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Ex-Dividend Dates: Rules for Standard and Special Dividends

Dividends impact option premiums. When a dividend is distributed the cash holdings of a corporation is decreased and therefore the company and its stock are worth less. The eligibility to receive the dividend depends on several factors including the size of the dividend. First, let’s define some terms:

Types of dividends

  • Standard dividends: A distribution of a portion of a company’s earnings which can be issued as cash or shares of stock. Most dividends are distributed on a quarterly basis
  • Special dividends: A one-time distribution of corporate earnings usually in the form of cash due to an exceptional amount of profit in a given time frame


Ex-dividend date standard rules

To capture a dividend a shareholder must buy the shares prior to the ex-dividend date (aka the ex-date). Under normal circumstances, the ex-date is two days prior to the record date which is the official date that the stock owner is, in fact, a shareholder of that company. Since it takes three days to settle a stock purchase, shares must be purchase three days before the record date. After that, two days before the record date, the stock goes ex-dividend and shares purchased from that point forward are no longer eligible to receive the dividend. The actual payment date is sometime after the record date. These standard rules apply to standard dividends and special one-time cash dividends which distribute less than 25% of the value of one share.


Ex-dividend date special rules

When the special cash dividend distribution is an amount greater than 25% of the value of one share the ex-date is set the day after the payment date. Therefore, if a stock is purchased after the record date but before the ex-date, the dividend is still captured. The ex-date always determines who receives the dividend, the stock buyer or seller.


Impact of special dividends on share value and strike prices: COSTCO example

In February, 2015 Costco (COST) distributed a special one-time cash dividend of $5.00 per share. Since this amount was less than 25% of share value, standard ex-dividend date rules applied. The record date was February 9th (after a weekend) and the ex-date was February 5th. Option strike prices were reduced by $5.00 per share on the ex-date and share value also declined because of this distribution as shown in the chart below:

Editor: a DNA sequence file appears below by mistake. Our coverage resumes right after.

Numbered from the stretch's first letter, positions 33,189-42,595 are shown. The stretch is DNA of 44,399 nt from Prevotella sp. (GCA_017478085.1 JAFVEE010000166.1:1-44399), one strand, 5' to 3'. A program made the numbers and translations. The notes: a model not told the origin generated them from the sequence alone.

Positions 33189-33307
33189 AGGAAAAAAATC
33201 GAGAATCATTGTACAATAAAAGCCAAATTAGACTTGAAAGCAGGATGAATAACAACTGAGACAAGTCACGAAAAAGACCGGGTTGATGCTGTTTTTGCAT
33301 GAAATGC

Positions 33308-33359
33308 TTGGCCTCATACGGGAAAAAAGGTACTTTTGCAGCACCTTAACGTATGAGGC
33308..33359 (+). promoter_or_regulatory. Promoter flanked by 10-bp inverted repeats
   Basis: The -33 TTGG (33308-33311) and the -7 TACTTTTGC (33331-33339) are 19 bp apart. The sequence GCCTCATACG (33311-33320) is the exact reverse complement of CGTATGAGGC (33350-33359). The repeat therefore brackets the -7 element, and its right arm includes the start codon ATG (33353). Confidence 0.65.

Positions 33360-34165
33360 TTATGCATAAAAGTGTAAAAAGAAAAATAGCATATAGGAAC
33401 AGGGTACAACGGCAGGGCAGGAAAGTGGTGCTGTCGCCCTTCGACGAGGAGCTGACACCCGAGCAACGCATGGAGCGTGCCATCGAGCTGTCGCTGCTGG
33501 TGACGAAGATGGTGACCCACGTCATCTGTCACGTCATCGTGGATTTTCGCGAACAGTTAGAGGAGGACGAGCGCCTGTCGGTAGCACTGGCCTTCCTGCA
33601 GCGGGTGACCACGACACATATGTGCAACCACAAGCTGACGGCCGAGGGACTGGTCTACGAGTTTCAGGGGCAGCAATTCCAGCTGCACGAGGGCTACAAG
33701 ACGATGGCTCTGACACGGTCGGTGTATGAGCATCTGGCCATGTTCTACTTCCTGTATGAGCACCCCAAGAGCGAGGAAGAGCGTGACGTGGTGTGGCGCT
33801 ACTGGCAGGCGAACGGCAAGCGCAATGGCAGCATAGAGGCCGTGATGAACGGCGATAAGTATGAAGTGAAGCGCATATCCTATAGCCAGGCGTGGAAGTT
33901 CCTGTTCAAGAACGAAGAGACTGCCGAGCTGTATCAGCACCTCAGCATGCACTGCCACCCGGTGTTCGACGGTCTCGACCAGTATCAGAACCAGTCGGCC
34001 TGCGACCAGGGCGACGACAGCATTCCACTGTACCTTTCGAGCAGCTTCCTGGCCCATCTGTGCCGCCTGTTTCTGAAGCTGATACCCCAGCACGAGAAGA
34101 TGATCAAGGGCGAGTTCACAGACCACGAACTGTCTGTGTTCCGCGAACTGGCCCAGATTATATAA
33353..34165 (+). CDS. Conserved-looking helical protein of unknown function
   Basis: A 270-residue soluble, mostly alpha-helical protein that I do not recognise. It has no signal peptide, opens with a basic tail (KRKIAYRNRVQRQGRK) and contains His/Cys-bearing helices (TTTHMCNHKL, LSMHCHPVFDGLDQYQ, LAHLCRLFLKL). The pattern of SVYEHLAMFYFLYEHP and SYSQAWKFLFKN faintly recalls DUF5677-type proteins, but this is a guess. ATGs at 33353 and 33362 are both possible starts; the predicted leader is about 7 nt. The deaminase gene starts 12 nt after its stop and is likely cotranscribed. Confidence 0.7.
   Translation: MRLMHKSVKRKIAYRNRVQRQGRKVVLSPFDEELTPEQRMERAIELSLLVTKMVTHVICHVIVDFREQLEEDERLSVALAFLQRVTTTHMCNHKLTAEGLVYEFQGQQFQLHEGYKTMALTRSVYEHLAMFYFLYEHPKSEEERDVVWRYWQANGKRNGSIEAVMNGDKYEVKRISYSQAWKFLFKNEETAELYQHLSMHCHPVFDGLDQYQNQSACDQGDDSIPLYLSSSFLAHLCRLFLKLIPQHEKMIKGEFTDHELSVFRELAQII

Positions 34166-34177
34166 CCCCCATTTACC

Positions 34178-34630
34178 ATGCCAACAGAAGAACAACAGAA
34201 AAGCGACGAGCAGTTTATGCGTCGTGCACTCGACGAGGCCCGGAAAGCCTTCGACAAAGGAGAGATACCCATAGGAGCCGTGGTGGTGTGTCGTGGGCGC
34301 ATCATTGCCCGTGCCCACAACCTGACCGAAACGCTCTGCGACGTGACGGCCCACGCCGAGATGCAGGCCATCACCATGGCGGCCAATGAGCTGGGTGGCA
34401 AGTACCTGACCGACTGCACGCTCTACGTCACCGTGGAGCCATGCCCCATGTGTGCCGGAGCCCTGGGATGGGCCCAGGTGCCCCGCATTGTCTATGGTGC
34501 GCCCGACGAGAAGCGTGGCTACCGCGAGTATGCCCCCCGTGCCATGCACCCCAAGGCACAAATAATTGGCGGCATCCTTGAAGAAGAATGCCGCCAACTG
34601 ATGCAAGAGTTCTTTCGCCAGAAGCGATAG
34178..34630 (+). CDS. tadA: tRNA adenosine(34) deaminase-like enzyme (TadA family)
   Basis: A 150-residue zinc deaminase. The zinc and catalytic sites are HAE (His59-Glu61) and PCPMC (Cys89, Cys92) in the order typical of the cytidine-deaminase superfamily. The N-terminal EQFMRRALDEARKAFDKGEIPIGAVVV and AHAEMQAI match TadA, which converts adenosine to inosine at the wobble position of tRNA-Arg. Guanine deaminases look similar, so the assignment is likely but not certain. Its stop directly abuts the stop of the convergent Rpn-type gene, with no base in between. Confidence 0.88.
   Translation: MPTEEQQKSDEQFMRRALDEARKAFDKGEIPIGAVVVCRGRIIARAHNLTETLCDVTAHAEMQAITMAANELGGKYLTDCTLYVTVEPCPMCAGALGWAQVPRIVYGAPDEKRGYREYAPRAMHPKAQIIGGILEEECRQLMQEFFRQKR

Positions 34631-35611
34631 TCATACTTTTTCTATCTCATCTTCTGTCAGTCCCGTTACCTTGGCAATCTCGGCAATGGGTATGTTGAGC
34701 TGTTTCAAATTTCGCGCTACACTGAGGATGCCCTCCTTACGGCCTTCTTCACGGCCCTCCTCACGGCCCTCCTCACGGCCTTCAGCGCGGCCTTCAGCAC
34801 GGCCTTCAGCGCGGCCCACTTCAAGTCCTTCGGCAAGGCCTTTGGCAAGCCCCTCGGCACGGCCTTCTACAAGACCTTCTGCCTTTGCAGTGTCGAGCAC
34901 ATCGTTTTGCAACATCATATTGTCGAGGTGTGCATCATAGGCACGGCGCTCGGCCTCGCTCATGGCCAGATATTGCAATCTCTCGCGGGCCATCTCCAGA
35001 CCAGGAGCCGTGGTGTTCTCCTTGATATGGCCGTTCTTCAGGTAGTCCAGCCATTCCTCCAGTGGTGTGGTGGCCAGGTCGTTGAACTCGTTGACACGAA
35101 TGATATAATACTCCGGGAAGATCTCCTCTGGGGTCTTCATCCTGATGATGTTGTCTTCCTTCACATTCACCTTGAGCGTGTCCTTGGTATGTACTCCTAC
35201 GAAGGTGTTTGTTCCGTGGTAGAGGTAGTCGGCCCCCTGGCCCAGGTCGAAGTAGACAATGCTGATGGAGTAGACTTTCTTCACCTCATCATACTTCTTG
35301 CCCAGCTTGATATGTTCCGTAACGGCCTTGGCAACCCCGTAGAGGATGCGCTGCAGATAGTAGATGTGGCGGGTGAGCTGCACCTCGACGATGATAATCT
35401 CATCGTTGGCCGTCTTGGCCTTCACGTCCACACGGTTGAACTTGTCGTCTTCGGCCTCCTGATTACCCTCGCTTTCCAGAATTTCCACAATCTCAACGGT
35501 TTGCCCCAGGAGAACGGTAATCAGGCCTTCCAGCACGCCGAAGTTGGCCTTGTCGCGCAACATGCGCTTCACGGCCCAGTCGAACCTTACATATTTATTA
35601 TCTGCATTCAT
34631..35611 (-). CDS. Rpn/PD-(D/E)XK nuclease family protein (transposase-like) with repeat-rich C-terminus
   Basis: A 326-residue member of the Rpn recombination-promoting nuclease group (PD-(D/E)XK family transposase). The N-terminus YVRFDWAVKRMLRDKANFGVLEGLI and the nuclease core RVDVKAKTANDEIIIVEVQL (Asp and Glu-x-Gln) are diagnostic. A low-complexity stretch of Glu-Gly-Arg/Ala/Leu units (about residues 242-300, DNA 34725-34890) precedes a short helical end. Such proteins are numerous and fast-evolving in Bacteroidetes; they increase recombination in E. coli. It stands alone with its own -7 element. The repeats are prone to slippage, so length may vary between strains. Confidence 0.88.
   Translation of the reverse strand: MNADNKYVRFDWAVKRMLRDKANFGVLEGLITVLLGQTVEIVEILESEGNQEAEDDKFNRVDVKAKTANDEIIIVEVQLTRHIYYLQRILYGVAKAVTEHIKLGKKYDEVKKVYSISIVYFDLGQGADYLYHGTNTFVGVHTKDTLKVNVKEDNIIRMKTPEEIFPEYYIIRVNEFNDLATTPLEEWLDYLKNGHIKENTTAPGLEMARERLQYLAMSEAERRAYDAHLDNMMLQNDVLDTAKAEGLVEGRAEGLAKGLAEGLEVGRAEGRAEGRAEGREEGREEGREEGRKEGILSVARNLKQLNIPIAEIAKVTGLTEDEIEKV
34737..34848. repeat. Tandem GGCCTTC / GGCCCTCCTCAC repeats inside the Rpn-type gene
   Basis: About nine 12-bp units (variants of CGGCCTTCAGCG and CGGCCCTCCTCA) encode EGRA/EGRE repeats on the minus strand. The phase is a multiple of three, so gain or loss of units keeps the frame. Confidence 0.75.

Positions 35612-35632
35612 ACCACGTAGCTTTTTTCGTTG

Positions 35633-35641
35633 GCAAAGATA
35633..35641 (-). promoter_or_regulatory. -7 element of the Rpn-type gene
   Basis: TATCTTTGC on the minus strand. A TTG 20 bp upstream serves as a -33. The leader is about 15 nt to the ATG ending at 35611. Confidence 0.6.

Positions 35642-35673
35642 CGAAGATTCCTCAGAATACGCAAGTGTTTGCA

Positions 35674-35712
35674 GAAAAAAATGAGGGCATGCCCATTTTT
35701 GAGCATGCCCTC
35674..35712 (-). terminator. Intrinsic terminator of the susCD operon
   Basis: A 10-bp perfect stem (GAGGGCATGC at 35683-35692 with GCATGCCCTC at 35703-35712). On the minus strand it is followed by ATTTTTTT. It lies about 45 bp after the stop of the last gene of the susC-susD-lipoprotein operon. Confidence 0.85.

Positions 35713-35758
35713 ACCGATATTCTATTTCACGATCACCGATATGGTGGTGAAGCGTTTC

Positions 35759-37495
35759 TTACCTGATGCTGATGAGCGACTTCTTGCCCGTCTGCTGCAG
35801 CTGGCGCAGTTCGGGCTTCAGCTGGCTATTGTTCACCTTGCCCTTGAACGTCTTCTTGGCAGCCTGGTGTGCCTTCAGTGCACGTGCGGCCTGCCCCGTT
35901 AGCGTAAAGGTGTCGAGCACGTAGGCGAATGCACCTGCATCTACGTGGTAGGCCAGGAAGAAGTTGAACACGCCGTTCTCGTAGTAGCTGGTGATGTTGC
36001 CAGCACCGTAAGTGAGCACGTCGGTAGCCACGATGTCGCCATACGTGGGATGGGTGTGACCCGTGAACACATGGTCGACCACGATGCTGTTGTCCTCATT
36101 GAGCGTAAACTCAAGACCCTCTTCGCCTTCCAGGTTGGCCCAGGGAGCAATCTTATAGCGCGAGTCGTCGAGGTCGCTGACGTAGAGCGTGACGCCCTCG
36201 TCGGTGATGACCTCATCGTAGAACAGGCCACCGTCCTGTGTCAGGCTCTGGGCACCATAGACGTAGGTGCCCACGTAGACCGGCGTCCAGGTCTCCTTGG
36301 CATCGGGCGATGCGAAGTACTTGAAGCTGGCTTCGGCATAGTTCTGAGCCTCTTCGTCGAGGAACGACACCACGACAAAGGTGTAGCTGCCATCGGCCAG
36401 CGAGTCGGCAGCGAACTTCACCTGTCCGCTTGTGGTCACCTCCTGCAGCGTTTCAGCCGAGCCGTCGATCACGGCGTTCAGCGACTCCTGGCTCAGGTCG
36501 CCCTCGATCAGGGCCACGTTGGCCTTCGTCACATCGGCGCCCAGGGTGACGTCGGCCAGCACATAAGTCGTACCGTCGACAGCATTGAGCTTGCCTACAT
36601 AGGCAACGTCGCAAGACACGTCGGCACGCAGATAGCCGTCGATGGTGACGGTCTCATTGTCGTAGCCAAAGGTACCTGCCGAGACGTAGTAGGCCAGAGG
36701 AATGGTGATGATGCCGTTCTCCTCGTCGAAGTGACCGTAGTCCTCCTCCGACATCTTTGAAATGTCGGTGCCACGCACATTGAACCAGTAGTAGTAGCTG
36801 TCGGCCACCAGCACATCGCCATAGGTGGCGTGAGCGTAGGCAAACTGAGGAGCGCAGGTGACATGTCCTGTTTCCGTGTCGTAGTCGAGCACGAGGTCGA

ex-dividend dates and option-selling

Costco: Special dividend reducing share value



There are two types of dividends, standard and special one-time cash dividends. Special ex-dividend date rules apply when special dividends are greater than 25% of share value and it is always the ex-date that determines who receives the dividend. For option sellers, share value and strike prices will decline by the dividend amount on the ex-date.


Next live seminar

Northern New Jersey Saddlebrook Chapter of AAII
Monday July 20, 2015
6:15 – 8 PM

Link to register

“The Basics of Covered Call Writing with a brief description of Put-Selling”

Market tone

US and International stocks rose broadly and with less volatility this week as Greece accepted the new austerity plan laid out by its creditors and China reported better-than-expected second-quarter GDP growth (7% growth). Early reports of 2nd quarter US corporate earnings surprised to the upside. This week’s economic reports:

  • US housing starts rose 9.8% in June to an annualized rate of 1.17 million units
  • Permits for future home construction increased 7.4% to 1.34 million units, close to an eight-year high
  • The National Association of Home Builders/Wells Fargo sentiment gauge held in July at the highest level since November 2005. Low mortgage rates and labor market strength are strengthening increased housing sector activity
  • US consumer prices rose 0.3% in June, a fifth straight month of increases, as gasoline and other goods increased in price. For the 12 months through June, the Consumer Price Index rose 0.1%, its first positive stat in 2015
  • Initial jobless claims fell 15,000 to 281,000 for the week ended 11 July, the 19th straight week below 300,000
  • Continuing claims dropped significantly by 112,000 to 2.22 million for the week ended 4 July

For the week, the S&P 500 rose by 2.41% for a year-to-date return of 3.29%.


IBD: Confirmed uptrend

GMI: 6/6- Buy signal since market close of July 14, 2015

BCI: Moderately bullish favoring out-of-the-money strikes 2-to-1 and so far encouraged by early corporate earnings.

Wishing you the best in investing,

Alan ([email protected])


About Alan Ellman

Alan Ellman loves options trading so much he has written four top selling books on the topic of selling covered calls, one about put-selling and a sixth book about long-term investing. Alan is a national speaker for The Money Show, The Stock Traders Expo and the American Association of Individual Investors. He also writes financial columns for both US and International publications along with his own award-winning blog.. He is a retired dentist, a personal fitness trainer, successful real estate investor, but he is known mostly for his practical and successful stock option strategies.

28 Responses to “Ex-Dividend Dates: Rules for Standard and Special Dividends”

  1. Barry B July 18, 2015 6:27 pm #

    Premium Members,

    This week’s Weekly Stock Screen And Watch List has been uploaded to The Blue Collar Investor premium member site and is available for download in the “Reports” section. Look for the report dated 07/17/15.